• The person who got an entry level job on an assembly line or customer service center as a teen, but never progressed to the next rung because of the flight of such businesses from our over-taxed, over-regulated land to faraway countries across the Pacific. So they struggle on at their entry level job, applying for better jobs that simply don’t exist in their cities or even states, at least, not in the numbers of applicants.
  • The middle class worker who had made it, who had been on his way already, making it to middle management or better, until recession after recession closed off business after business, forcing him to regress, from engineer or buyer or product manager down to customer service or store cashier. The jobs intended for entry level people are, too often, the hard landing of competent employees whose jobs have evaporated in recent years.

These are the real challenges of our current economy. Consider a coal mining town; it had a restaurant, a shopping mall, a hotel, gas stations, laundry, all to support the booming coal mine; when Democratic Party policy targeted the mines for destruction, all these support industries were in their crosshairs as well. No Democrat politician ever said “Elect me and we’ll close down your restaurants, your hotels, your gas stations and malls,” but when they promised “Elect me, and we’ll shut down those dirty coal mines!” that WAS the unavoidable corollary. A promise to ruin one industry is also a promise to ruin many more.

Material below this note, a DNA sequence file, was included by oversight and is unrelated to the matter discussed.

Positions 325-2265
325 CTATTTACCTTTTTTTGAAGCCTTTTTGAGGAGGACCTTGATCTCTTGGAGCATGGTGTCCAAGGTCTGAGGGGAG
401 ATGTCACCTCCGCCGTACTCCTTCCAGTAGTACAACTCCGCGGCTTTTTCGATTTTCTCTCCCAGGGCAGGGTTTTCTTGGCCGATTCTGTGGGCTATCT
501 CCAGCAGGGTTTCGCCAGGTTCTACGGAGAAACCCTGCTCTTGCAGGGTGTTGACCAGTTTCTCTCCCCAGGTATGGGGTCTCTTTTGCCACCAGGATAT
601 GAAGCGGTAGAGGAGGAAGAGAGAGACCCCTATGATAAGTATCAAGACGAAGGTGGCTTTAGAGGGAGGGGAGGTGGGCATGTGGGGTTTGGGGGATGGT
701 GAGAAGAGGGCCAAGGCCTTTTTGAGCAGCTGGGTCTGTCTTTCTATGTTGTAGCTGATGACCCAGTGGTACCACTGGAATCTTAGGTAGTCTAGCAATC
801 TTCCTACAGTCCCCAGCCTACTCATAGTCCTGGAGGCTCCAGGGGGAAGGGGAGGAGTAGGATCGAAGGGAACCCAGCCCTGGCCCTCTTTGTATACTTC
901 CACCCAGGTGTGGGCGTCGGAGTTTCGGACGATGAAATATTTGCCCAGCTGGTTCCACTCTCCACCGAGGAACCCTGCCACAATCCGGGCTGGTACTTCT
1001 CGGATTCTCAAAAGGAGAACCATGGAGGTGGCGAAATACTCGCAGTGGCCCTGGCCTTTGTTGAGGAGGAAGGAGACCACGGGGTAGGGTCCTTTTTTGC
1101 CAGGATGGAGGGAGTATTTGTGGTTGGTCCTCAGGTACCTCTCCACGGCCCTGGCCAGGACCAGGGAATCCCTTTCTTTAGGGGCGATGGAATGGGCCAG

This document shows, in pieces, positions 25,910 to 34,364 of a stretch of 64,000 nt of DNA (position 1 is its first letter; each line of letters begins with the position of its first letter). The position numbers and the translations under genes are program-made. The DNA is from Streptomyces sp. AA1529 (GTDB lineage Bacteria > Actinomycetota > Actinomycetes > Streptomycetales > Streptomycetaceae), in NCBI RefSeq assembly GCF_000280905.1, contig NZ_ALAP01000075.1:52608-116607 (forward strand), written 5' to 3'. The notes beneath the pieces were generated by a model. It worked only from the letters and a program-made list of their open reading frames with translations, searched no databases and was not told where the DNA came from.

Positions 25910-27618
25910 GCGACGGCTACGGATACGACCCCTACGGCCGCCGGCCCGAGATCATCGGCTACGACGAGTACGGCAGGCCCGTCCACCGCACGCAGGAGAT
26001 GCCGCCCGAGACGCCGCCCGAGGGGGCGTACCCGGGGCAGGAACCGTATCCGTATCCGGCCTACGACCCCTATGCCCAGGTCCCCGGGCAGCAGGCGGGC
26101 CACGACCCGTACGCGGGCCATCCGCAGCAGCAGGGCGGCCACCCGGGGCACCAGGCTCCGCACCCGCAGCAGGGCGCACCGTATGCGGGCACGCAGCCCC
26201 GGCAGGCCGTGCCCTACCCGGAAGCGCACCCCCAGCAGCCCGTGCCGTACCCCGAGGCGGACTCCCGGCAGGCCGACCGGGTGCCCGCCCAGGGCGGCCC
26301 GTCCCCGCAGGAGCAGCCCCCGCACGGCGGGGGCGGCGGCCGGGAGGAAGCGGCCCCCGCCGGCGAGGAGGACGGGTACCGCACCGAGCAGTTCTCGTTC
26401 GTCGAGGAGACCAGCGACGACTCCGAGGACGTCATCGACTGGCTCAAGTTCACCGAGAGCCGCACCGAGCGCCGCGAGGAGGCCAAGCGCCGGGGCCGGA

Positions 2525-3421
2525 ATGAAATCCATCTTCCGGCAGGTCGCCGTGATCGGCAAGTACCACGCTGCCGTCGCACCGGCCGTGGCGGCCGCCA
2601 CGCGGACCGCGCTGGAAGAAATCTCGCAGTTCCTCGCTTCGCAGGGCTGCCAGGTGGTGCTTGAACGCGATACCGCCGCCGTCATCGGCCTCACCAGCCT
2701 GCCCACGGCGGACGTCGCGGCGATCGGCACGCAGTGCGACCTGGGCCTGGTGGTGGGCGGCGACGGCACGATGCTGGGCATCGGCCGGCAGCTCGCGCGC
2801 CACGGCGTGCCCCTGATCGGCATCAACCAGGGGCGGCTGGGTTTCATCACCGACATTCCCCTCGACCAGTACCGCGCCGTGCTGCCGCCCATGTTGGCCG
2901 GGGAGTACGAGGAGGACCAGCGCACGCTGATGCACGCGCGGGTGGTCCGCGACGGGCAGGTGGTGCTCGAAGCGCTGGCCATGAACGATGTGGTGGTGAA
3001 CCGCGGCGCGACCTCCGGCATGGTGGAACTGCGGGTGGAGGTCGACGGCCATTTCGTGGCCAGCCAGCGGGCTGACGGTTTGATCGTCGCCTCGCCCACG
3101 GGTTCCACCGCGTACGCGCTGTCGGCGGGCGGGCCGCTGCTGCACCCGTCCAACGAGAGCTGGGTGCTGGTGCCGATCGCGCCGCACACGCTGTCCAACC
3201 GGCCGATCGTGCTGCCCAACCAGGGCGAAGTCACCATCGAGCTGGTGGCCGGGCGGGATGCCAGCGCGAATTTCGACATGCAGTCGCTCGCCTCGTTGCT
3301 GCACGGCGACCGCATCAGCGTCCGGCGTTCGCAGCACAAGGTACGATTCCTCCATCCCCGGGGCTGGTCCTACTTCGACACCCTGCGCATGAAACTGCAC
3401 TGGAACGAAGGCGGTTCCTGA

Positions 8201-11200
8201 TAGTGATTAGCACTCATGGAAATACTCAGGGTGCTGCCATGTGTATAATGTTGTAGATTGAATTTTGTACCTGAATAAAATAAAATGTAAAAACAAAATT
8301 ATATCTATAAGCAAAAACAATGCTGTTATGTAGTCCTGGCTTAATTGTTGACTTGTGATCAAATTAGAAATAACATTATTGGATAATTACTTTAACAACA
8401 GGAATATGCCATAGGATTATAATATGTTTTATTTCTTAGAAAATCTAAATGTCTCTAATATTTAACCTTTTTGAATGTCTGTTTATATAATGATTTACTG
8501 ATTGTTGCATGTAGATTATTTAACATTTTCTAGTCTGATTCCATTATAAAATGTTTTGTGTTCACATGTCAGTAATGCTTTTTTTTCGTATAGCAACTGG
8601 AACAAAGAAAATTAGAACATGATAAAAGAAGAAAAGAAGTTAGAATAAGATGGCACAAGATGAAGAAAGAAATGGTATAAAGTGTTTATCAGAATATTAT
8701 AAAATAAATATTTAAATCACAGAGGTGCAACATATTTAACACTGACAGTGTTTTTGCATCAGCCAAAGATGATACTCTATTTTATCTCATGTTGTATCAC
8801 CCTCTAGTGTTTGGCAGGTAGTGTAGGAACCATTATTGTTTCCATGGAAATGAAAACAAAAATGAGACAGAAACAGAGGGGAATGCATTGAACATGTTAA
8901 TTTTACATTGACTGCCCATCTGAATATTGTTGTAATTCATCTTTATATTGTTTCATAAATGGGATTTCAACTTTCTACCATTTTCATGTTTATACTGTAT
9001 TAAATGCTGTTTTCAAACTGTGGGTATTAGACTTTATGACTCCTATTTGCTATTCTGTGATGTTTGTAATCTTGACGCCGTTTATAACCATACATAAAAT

These may not be the kind of “poor” we think of when considering hunger… they aren’t the people on street corners begging with a cardboard sign. But the struggling working folks are the ones who have to count every penny at the store, because they don’t get a check or a SNAP card in the mail to meet their needs.

They would probably argue that if people can’t make their SNAP cards feed their families, they should analyze their purchasing habits; try being a struggling entrepreneur or a low level employee who’s taking twenty years to accomplish what ought to have been five years of career progress – they know how to stretch every dollar at the discount grocery store.

So What Should We Do?

We acknowledge that there is hunger, but what are the cures?

Should government be more generous in its welfare programs? Under the Obama administration, food aid recipients climbed to an unprecedented figure: over 46 million Americans get food stamps today. Can we expand that? The government is bankrupt as it is, and making more and more people dependent on government is no path to prosperity.

Rather, we must concentrate on fixing our broken economy.

  • The dying mining towns are dying because government policy marked them for death; as the Trump administration has reversed those Obama-era decrees, these critical energy producers can come back.